Yamaha’s Indonesian Motorcycle Sales Probably Met Target

Yamaha Motor CEO Hiroyuki Yanagi
Hiroyuki Yanagi, president and chief executive officer of Yamaha Motor Co. Photographer: Akio Kon/Bloomberg

Yamaha Motor Co., the world’s second-largest motorcycle maker, said it probably met a reduced 2013 sales target in Indonesia and expects to at least maintain the level of deliveries in its largest market this year.

Yamaha cut its 2013 sales estimate for Indonesia by 200,000 units to 2.55 million in August. The motorcycle maker will probably also beat its forecast for unit sales in India, according to Chief Executive Officer Hiroyuki Yanagi.

Motorcycle sales are recovering in Southeast Asia’s largest economy after the government tightened restrictions on down payments for homes and vehicle loans to reduce the risks of default. Industrywide two-wheeler deliveries slumped in 2012 before rebounding for the biggest annual gain in three years, according to Indonesia’s automotive industry association.

“Until a while ago, we were a bit conservative in our outlook, but it seems our results landed at a better level,” Yanagi, 59, said in an interview in Tokyo last week, citing preliminary sales figures. “It’s been a year since the loan restriction program and we’ve overcome that.”

Yamaha fell 4.2 percent, its biggest drop since Aug. 20, to 1,398 yen at the close of Tokyo trading. The benchmark Nikkei Stock Average dropped 2.5 percent.

The company, based in Iwata, Japan, may raise its internal midterm profit forecast on increased sales of more profitable models and cost reductions, he said. Yamaha has said it plans to introduce 250 new and updated models globally through 2015.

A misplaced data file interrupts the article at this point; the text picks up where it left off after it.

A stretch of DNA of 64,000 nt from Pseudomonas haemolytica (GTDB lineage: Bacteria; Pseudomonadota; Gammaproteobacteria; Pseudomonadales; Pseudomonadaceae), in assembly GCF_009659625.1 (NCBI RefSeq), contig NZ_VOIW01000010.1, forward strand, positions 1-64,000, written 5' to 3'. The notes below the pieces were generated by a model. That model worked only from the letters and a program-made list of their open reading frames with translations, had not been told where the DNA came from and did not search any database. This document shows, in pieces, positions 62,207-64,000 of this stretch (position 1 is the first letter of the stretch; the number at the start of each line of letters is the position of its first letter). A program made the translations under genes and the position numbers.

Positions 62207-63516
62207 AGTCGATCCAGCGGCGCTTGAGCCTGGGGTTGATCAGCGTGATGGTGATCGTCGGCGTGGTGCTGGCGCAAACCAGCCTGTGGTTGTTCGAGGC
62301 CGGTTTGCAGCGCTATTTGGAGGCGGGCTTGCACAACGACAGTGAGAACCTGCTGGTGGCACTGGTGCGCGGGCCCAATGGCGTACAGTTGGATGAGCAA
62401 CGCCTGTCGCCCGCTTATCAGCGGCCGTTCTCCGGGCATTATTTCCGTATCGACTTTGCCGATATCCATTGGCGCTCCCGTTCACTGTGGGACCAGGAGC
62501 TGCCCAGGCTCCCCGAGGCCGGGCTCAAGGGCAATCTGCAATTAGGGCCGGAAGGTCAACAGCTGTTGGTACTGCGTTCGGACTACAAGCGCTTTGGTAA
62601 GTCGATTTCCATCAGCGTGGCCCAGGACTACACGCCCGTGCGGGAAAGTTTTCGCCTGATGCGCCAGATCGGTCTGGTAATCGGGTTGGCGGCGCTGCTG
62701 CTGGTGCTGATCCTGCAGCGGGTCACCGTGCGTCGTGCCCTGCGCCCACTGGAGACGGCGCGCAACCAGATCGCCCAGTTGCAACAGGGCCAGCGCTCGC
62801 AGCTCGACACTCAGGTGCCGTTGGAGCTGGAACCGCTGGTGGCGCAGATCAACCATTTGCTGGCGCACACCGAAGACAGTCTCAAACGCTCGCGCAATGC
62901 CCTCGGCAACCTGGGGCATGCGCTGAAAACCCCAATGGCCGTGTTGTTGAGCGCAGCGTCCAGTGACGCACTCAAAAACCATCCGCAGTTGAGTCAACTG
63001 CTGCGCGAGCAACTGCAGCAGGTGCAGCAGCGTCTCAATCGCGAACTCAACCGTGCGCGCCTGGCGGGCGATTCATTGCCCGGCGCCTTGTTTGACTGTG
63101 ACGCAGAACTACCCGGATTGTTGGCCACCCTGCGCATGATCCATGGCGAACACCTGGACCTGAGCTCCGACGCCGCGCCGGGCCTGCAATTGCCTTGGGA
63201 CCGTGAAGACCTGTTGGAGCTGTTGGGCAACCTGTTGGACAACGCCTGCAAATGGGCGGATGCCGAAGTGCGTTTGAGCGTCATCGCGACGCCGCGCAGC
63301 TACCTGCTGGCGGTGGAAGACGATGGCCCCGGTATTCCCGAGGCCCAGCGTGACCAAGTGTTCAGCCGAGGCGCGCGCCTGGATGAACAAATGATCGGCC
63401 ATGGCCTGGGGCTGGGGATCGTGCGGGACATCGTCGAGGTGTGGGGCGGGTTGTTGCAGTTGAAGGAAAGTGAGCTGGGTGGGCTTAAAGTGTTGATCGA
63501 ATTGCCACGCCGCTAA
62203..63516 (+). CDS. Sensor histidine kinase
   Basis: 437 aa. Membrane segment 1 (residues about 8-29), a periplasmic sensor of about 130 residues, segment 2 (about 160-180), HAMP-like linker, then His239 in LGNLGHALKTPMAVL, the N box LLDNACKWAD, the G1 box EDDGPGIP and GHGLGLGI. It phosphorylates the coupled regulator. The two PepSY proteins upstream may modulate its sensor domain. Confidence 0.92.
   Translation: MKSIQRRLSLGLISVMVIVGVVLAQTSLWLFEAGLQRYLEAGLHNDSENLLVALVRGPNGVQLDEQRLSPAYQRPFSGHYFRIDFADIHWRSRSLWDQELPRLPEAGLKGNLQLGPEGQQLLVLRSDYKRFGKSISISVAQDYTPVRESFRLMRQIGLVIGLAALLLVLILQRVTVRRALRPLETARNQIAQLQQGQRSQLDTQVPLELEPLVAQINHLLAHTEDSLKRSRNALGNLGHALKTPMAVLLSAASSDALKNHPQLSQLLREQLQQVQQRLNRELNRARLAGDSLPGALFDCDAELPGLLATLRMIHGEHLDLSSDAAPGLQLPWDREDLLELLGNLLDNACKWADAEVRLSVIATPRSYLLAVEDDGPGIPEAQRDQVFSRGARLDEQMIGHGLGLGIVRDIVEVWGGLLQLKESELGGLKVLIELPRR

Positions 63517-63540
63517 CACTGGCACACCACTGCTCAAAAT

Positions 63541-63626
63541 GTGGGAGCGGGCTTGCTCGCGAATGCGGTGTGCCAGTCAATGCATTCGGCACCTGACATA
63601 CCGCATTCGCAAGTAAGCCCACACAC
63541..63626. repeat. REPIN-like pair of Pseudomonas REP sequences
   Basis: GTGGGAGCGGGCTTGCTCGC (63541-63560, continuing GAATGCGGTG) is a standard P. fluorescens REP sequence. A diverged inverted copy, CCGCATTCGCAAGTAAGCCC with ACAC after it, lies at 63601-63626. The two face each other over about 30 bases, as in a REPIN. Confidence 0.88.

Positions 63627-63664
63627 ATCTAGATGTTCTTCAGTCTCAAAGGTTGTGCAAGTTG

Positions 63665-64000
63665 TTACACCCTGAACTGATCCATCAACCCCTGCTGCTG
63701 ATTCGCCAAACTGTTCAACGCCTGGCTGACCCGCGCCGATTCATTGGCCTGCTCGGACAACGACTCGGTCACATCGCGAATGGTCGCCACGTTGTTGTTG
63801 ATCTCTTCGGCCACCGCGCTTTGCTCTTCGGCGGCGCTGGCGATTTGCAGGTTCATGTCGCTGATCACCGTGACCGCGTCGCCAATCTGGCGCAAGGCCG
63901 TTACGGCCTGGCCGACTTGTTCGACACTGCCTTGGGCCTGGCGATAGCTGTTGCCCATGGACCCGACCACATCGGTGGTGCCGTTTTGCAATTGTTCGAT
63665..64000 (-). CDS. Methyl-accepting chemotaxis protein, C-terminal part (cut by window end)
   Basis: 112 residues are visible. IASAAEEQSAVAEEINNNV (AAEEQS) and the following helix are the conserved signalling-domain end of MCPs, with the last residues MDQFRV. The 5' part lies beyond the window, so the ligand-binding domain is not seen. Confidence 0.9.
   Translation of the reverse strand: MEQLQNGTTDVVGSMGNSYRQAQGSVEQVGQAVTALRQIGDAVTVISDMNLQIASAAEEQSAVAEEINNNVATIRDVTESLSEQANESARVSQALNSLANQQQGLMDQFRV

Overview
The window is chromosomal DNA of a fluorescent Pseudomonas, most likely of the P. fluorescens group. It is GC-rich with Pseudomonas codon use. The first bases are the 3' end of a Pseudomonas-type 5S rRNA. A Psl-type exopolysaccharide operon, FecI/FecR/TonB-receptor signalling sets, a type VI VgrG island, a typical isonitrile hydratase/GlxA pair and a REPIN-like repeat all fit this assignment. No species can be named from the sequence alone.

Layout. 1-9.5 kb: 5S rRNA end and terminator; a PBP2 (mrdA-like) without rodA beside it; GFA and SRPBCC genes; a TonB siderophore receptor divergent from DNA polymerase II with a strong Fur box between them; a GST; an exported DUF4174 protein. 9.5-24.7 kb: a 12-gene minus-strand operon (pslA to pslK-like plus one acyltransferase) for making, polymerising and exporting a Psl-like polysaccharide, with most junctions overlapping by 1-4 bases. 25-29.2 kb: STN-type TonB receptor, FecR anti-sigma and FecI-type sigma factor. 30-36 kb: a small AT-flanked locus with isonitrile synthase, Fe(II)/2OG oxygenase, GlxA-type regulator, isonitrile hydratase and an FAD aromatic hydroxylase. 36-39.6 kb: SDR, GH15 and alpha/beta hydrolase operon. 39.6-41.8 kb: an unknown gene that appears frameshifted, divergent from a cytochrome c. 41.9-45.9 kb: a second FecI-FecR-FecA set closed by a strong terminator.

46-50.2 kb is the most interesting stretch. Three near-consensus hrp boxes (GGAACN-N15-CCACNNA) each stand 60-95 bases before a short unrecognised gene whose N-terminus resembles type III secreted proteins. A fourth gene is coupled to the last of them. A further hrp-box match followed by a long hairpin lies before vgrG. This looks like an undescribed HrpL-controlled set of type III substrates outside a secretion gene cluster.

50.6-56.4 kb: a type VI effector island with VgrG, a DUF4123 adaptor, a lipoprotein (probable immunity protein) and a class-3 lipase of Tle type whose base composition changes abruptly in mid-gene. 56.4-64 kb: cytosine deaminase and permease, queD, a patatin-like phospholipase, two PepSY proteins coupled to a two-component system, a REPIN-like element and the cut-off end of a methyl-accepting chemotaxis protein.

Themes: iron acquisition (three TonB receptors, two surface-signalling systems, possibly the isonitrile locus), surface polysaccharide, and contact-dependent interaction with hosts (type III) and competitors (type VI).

Sluggish Outlook

Sluggish investment, weaker external demand and higher interest rates mean Indonesia’s economic growth will slow to between 5 percent and 5.5 percent this year and next, the International Monetary Fund projected in an annual assessment on Dec. 16. The Southeast Asian nation is relying on investment to make up for flagging exports as it seeks to narrow a current-account gap that led the rupiah to be Asia’s worst performing currency in 2013.

“Considering how Indonesia’s economy is not in a situation where you can expect motorcycle sales to grow much, the fact that they’re considering even a slight increase is positive,” said Issei Takahashi, a Tokyo-based auto analyst at Credit Suisse Group AG. “If their plan through 2015 to implement cost cuts starts appearing, and if positive impacts from new models become apparent as well, we can look forward for more later in the year.”

Yanagi said the company has established a unit to begin development of four-wheel vehicles and will come up with a “rough idea” for the project this year. The final product will be suitable for both developed and emerging markets, he said.

The company is scheduled to report its full-year earnings on Feb. 12.

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